Dean Trevor Brown, John Glenn College of Public Affairs
When Sen. John Glenn first arrived at The Ohio State University, he would often lament that when important issues came before congressional committees, other senators would call for research studies to be conducted by coastal private universities like Harvard and Stanford. When it was his turn to speak in committee, he’d educate his fellow senators about the academic prowess of universities like Ohio State. “Do you all know that the largest concentration of intellectual power exists in the Midwest’s Big Ten universities?” he’d scold. “We need to find a way to harness that knowledge and put it to use in solving the nation’s problems.”
Some years later in 2015 when Ohio State University’s Board of Trustees voted unanimously to establish the John Glenn College of Public Affairs, one of the primary goals was to create an academic unit that would integrate interdisciplinary research on public sector challenges and connect it with public sector stakeholders. The college affirmed that commitment in our most recent strategic plan, where one of our goals is to “integrate and apply actionable knowledge that supports public and nonprofit decision-making and inspires citizenship across the State of Ohio, the nation and the world.”
Following Sen. Glenn’s admonition to Congress, we measure value in the Glenn College by the impact we have on vexing challenges in the public sector.
This month’s Public Address highlights many of the ways the Glenn College’s students, faculty, staff and alumni are impacting public policy issues locally, nationally and globally.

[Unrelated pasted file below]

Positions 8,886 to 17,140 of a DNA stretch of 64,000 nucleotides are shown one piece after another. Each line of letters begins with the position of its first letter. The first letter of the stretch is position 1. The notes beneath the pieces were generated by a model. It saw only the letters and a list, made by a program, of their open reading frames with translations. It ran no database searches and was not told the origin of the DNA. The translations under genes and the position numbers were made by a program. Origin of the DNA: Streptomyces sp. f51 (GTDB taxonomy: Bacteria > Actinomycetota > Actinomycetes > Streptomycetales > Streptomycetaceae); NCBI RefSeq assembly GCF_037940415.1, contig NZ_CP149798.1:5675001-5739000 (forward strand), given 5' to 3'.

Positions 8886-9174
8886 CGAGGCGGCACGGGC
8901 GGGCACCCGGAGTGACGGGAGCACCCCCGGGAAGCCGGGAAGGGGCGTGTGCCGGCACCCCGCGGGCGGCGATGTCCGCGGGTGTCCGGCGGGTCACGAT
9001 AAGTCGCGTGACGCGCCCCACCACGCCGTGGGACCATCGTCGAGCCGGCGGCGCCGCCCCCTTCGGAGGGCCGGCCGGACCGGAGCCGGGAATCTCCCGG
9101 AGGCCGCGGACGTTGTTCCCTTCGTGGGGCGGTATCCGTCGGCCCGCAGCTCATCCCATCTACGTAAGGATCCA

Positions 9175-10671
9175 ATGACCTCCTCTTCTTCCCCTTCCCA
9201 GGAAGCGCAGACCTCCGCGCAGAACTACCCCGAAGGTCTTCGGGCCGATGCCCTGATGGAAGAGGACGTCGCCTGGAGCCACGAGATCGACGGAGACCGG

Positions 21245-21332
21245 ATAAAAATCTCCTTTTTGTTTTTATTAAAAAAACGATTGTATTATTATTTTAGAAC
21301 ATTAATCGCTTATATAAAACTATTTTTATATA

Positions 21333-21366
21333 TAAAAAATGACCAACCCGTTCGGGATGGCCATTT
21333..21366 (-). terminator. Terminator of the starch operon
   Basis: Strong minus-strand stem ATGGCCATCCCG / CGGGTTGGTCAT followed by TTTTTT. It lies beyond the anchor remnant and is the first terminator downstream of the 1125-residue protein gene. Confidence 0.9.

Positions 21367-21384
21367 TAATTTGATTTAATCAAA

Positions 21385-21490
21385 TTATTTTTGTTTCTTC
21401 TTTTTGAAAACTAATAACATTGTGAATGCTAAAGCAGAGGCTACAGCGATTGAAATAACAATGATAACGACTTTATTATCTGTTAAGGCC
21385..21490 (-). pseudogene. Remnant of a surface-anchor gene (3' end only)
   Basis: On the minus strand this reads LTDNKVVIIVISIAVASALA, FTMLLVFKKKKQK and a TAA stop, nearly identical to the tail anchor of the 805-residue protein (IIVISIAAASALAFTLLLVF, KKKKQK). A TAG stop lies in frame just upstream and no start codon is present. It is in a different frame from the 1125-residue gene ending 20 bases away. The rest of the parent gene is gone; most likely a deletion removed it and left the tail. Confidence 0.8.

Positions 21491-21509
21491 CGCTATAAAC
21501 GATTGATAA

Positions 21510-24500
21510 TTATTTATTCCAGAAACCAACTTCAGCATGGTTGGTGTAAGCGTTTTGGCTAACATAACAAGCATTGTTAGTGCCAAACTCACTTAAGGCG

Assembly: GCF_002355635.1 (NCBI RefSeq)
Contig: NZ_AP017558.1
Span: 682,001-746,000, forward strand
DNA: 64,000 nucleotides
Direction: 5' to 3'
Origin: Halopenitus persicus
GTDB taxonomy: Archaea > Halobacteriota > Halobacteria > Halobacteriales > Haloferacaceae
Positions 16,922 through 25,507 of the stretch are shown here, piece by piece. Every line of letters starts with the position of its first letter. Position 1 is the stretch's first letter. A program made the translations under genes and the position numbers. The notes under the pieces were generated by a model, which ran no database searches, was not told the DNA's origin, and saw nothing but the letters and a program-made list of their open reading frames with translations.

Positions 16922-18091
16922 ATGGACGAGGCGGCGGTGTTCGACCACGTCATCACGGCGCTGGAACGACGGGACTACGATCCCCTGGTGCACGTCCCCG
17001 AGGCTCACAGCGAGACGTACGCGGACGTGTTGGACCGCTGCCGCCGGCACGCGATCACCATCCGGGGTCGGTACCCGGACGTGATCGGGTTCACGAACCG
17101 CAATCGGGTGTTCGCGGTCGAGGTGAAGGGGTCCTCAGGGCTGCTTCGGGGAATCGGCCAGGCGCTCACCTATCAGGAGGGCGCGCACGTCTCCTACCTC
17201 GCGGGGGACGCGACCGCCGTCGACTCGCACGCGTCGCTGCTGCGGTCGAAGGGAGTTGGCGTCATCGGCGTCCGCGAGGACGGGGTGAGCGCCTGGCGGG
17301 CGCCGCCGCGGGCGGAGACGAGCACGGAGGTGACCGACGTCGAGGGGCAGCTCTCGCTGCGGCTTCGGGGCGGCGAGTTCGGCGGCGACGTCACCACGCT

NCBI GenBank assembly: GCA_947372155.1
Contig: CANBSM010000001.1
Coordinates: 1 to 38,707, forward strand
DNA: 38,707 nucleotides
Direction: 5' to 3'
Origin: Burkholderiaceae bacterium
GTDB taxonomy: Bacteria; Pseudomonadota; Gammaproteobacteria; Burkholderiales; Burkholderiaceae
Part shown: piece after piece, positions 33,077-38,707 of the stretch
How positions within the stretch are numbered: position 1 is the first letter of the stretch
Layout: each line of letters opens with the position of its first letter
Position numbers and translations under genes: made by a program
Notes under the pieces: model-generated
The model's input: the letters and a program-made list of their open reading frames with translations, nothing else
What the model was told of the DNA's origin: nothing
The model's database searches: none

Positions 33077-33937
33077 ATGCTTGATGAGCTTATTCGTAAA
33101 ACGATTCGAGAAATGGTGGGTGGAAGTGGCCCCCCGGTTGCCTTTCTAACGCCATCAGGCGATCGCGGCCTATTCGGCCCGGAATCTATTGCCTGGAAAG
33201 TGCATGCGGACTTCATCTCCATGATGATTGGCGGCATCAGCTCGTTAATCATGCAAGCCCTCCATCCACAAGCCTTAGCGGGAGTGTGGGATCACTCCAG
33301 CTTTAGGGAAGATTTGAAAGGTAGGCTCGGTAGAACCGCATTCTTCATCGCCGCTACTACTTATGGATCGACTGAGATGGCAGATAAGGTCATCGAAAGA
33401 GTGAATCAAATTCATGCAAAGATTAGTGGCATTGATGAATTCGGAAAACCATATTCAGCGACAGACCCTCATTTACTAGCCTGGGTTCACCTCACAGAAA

The primary feature this month covers the role of Glenn College alumni and students in the recent decision by the Intel Corp. to establish two of the world’s largest semiconductor chip manufacturing plants just northeast of Columbus. Now boosted by Congress’ passage and President Joe Biden’s signature of the CHIPS and Science Act of 2022, the planned public-private investment has significant implications for Ohio’s economic development, the advancement of a new generation of domestic manufacturing and the nation’s geo-political position in a critical industry. Glenn College alums and current students were deeply involved in recruiting Intel to Ohio and in negotiating the state’s package of incentives and inducements and are continuing work to facilitate the company’s economic and social impacts on the region.
We also highlight a timely research report produced by Bill Shkurti, Glenn College Distinguished Adjunct Professor, and Fran Stewart, Glenn College senior research associate, that identifies questions for this year’s Ohio gubernatorial candidates on potential policies to advance Ohio’s economic development and ensure that the Intel investment delivers on its tremendous promise.
Glenn College faculty are also deeply engaged in impactful research. Public Address showcases Associate Professor Jill Clark’s study to inform university leadership and researchers about community and neighborhood leaders’ perspectives on Ohio State research and her recent receipt of the 2022 Excellence in Faculty Community Engagement Award from the Engagement Scholarship Consortium; Professor Caroline Wagner’s research demonstrating that China has surpassed the United States in STEM research production, a wake-up call for U.S. policymakers; and Assistant Professors Erynn Beaton and Megan LePere Schloop’s research on the extent of sexual harassment experienced by nonprofit fundraisers and their development of best practices for nonprofits to reduce the risk to their fundraising employees.
In less than a decade, we’ve made great strides as a college in meeting the expectations of the board of trustees to create knowledge for action and impact in the public square. We’d like to think that Sen. Glenn would be proud.